University of Cambridge > > Darwin College Humanities and Social Sciences Seminars > Deportation and Promises not to Torture: The European Convention on Human Rights and Diplomatic Assurances

Deportation and Promises not to Torture: The European Convention on Human Rights and Diplomatic Assurances

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Article 3 of the European Convention on Human Rights states ‘no one shall be subjected to torture or to inhuman or degrading treatment or punishment. The European Court of Human Rights has interpreted this as preventing contracting states from sending individuals to places where there is a risk of such ill-treatment. This interpretation has created difficulties for contracting states. This is because some of these states commonly use deportation to remove individuals who pose a threat to national security. In response to this, some ECHR states have begun to seek diplomatic assurances from receiving states. In essence these diplomatic assurances are political promises. The receiving state promises that the deported person will not be ill-treated after deportation. Interestingly, the states that provide these assurances are often already signed up to international agreements that prohibit ill-treatment. For example, the Convention Against Torture and Other Cruel, Inhuman or Degrading Treatment or Punishment. This raises some interesting questions. If these agreements are being respected why would diplomatic assurances be necessary? On the other hand, if these multilateral international legal commitments are not being respected why should we think that bilateral, political promises will be? What does this phenomenon say about the international rule of law? Darragh Coffey is a third-year PhD student in Law. His research examines the legal and practical value of diplomatic assurances in this context. He addresses what these promises add to the legal mechanisms for the protection of individuals against ill-treatment. What are the consequences of the international acceptance of this practice? In this talk he will provide a general, descriptive overview of the legal and factual contexts in which his research sits. He will flesh out the questions that have driven his work and propose some tentative answers.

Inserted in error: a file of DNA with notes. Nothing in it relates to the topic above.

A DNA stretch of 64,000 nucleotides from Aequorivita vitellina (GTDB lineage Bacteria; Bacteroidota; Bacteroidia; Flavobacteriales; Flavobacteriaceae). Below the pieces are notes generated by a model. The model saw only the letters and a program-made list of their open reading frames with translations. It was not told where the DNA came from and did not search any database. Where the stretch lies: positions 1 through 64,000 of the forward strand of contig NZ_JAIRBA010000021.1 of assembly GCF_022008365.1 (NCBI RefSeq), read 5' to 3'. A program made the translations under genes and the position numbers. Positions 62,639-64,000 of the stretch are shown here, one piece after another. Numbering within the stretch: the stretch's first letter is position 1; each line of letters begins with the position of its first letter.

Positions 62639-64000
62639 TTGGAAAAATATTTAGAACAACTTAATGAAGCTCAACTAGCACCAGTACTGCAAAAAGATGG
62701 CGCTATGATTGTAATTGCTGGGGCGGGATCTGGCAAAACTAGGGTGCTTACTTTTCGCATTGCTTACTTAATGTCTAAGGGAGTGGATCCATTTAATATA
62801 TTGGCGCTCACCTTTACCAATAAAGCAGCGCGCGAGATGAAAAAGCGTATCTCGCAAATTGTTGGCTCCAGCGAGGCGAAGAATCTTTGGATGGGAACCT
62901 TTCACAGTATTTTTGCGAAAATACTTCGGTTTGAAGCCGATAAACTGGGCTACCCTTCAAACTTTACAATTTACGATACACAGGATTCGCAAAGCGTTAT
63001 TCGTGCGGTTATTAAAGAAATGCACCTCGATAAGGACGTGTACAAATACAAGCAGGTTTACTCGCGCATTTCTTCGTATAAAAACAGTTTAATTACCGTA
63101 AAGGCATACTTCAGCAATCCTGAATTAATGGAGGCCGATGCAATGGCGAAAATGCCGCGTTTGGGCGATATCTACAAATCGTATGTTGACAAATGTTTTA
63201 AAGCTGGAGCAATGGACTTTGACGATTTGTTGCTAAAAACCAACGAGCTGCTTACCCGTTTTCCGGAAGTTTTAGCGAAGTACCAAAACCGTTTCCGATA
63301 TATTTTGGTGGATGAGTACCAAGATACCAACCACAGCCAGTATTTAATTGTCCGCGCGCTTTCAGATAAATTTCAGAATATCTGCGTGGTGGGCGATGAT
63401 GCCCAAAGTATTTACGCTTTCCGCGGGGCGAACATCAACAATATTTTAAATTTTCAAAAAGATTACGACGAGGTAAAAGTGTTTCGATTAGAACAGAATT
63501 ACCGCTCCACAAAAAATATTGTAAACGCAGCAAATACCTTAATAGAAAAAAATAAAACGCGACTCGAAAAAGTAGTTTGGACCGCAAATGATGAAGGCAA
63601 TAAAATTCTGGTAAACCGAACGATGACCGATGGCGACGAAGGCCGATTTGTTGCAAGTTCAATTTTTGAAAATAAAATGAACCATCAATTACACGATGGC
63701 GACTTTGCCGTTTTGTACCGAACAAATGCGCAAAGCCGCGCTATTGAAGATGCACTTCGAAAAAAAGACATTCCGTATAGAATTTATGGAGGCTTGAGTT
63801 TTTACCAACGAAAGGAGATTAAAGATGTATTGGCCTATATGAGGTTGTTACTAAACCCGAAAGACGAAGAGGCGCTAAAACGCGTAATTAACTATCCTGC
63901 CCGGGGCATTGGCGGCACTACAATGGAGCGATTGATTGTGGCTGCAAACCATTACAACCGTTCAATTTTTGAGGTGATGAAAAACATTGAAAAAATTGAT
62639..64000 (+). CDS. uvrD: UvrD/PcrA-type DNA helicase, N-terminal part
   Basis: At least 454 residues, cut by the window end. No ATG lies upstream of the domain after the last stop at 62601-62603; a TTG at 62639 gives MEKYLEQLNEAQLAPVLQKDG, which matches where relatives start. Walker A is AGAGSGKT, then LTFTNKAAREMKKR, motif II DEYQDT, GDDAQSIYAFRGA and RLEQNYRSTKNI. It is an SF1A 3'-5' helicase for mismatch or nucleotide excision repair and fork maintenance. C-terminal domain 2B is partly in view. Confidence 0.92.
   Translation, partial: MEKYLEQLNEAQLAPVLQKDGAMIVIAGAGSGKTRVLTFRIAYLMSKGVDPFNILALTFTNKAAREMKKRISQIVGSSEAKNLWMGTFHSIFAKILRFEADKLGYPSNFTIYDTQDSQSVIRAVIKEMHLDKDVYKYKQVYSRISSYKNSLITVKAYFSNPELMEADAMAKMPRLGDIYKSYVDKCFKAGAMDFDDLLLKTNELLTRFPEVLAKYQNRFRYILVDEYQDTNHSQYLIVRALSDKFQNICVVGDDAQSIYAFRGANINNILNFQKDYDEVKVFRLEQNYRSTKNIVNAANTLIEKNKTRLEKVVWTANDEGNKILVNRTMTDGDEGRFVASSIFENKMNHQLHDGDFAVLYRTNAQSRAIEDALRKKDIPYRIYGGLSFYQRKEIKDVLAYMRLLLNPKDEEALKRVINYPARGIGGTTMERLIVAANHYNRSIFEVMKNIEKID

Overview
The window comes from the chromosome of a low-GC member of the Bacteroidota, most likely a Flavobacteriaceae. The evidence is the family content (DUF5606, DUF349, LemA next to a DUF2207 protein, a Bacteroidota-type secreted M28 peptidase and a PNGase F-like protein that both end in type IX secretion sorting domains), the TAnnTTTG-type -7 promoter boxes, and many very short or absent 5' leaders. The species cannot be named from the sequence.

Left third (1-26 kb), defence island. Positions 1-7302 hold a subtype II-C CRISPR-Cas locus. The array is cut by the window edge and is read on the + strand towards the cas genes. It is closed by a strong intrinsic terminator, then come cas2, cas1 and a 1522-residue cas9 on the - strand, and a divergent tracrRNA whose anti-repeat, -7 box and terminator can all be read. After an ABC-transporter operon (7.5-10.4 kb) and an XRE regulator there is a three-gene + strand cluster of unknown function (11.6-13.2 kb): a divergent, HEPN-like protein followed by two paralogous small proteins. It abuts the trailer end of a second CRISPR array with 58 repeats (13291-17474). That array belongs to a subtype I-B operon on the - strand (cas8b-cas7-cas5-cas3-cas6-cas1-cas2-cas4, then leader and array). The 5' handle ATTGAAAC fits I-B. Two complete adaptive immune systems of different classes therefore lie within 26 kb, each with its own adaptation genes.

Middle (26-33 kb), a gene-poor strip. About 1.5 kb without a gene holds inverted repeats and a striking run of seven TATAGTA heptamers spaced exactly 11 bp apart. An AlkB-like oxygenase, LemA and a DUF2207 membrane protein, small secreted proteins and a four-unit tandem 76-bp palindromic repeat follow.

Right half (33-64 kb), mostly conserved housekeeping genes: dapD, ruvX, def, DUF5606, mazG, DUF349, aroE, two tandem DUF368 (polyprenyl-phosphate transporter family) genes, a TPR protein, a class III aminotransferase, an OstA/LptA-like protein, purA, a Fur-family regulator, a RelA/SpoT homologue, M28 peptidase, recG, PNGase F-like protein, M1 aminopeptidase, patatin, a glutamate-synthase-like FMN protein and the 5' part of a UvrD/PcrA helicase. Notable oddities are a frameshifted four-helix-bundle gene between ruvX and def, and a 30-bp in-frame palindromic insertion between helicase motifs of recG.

This talk is part of the Darwin College Humanities and Social Sciences Seminars series.

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